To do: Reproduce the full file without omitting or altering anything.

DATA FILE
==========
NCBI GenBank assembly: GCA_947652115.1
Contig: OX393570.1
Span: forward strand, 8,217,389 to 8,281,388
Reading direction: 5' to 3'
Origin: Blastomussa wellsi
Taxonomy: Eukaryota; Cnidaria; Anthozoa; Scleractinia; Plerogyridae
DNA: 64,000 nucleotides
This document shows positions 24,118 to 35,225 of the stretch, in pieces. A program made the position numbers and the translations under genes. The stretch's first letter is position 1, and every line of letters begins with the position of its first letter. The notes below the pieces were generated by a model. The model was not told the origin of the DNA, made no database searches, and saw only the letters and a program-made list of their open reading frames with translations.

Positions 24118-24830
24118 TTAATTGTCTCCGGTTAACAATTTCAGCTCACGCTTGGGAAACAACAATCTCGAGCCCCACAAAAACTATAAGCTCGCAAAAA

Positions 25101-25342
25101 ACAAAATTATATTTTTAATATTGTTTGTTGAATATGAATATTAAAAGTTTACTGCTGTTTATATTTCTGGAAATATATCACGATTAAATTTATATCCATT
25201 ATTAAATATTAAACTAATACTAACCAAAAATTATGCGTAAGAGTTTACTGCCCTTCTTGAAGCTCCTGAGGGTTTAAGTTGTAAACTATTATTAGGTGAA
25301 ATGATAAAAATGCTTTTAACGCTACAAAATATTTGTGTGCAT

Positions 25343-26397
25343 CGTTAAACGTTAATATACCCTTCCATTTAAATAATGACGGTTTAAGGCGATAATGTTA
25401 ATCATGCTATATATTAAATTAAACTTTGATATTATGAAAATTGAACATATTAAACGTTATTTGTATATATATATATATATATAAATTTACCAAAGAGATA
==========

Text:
NCBI GenBank assembly: GCA_947652115.1
Contig: OX393570.1
Span: forward strand, 8,217,389 to 8,281,388
Reading direction: 5' to 3'
Origin: Blastomussa wellsi
Taxonomy: Eukaryota; Cnidaria; Anthozoa; Scleractinia; Plerogyridae
DNA: 64,000 nucleotides
This document shows positions 24,118 to 35,225 of the stretch, in pieces. A program made the position numbers and the translations under genes. The stretch's first letter is position 1, and every line of letters begins with the position of its first letter. The notes below the pieces were generated by a model. The model was not told the origin of the DNA, made no database searches, and saw only the letters and a program-made list of their open reading frames with translations.

Positions 24118-24830
24118 TTAATTGTCTCCGGTTAACAATTTCAGCTCACGCTTGGGAAACAACAATCTCGAGCCCCACAAAAACTATAAGCTCGCAAAAA

Positions 25101-25342
25101 ACAAAATTATATTTTTAATATTGTTTGTTGAATATGAATATTAAAAGTTTACTGCTGTTTATATTTCTGGAAATATATCACGATTAAATTTATATCCATT
25201 ATTAAATATTAAACTAATACTAACCAAAAATTATGCGTAAGAGTTTACTGCCCTTCTTGAAGCTCCTGAGGGTTTAAGTTGTAAACTATTATTAGGTGAA
25301 ATGATAAAAATGCTTTTAACGCTACAAAATATTTGTGTGCAT

Positions 25343-26397
25343 CGTTAAACGTTAATATACCCTTCCATTTAAATAATGACGGTTTAAGGCGATAATGTTA
25401 ATCATGCTATATATTAAATTAAACTTTGATATTATGAAAATTGAACATATTAAACGTTATTTGTATATATATATATATATATAAATTTACCAAAGAGATA